Michelle Berry’s “Knock, Knock” isn’t about anything. Well, okay, so it’s about being a mom, it’s about working from home, it’s about danger coming to the door, about presumption and disorder and even a little bit about dogs and teddy bears. Or at least, all these things are in the story, which I guess doesn’t mean that these are things the story is about.

The narrator is a busy woman, who makes specialty bears and frequently trips over her dog, and the dog doesn’t even eat crumbs off the floor, so the woman still has to do things like vacuum. There’s a weird turn when a small bald man knocks on the door, and then says ‘Knock knock,” out loud on the stoop, because he uses onomatopoeia to punctuate his strangeness.

He gives her a pamphlet, and she’s trying to get rid of him, and when she sees whatever it is that he’s placed in her hand, that’s the exact point you get that there’s a lot in this story, even if it’s not about the things that happen in it.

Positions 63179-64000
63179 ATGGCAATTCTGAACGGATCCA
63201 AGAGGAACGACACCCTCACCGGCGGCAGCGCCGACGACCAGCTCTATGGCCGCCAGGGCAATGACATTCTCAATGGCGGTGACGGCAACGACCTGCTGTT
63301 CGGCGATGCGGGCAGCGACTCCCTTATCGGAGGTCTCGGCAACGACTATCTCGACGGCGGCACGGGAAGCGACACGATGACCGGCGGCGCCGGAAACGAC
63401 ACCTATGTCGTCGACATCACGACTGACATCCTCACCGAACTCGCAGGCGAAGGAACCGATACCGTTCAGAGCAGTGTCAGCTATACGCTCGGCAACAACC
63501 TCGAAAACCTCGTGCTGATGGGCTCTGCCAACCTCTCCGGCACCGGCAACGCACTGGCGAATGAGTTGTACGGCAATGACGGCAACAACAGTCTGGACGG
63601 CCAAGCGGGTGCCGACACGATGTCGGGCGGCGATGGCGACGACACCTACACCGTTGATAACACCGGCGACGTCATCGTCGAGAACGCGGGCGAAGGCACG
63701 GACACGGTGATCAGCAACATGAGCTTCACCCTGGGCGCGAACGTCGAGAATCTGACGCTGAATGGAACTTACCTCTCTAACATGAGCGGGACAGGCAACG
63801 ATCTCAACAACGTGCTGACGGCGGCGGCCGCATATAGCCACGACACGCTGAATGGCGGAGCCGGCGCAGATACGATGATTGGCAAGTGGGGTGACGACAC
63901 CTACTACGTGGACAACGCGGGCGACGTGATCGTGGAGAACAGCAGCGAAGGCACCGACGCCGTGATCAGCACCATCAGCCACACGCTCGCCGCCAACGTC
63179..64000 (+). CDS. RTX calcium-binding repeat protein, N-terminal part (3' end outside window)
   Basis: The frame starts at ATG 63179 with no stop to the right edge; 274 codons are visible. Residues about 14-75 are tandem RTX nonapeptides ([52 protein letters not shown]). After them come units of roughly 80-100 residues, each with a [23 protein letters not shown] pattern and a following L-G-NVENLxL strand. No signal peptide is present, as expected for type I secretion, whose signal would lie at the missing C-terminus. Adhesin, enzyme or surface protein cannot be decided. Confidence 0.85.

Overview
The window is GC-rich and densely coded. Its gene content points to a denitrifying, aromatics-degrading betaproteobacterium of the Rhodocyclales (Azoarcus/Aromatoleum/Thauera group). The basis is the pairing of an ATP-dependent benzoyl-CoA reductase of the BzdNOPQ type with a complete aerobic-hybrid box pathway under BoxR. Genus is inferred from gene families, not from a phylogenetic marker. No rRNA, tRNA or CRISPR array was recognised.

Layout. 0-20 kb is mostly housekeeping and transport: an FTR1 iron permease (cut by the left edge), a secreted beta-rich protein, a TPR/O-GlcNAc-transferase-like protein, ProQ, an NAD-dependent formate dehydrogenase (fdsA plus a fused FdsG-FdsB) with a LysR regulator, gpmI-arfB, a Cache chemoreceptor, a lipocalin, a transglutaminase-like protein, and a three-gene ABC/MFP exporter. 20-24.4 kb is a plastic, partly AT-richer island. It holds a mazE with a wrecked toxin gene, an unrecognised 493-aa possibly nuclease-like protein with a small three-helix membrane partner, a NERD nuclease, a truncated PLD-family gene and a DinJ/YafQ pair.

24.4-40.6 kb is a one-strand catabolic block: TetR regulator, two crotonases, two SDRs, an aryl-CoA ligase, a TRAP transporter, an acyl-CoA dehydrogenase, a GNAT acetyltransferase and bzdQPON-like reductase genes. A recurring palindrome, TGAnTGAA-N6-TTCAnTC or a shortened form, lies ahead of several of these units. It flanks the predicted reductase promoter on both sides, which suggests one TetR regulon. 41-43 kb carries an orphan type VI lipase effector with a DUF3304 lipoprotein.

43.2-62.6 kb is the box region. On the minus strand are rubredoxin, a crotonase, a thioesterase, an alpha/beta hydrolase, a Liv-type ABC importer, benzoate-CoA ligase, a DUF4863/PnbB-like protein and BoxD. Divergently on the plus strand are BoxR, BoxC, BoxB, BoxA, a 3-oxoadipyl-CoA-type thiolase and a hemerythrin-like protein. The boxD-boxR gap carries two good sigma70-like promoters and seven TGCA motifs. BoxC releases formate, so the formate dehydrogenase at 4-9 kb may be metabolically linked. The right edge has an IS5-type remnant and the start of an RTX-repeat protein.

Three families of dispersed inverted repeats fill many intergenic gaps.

Berry’s style seems dead realist right up until this little dip into the dark, into something vauge and sinister and a little bit surreal. It’s a great effect, but she nearly ruins it by trying to explain it away with the last paragraph. If you can help yourself, read only to the last sentence of the penultimate paragraph and you’ll walk away just a little off kilter. Disturbed, but in a good way, by a story that roughs up the edges of the world, just a little, just enough.

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You can read this story here,  in The New Quarterly.

Image taken from a post about dogs and couches in the Albany Times Union, um,  dog blog.

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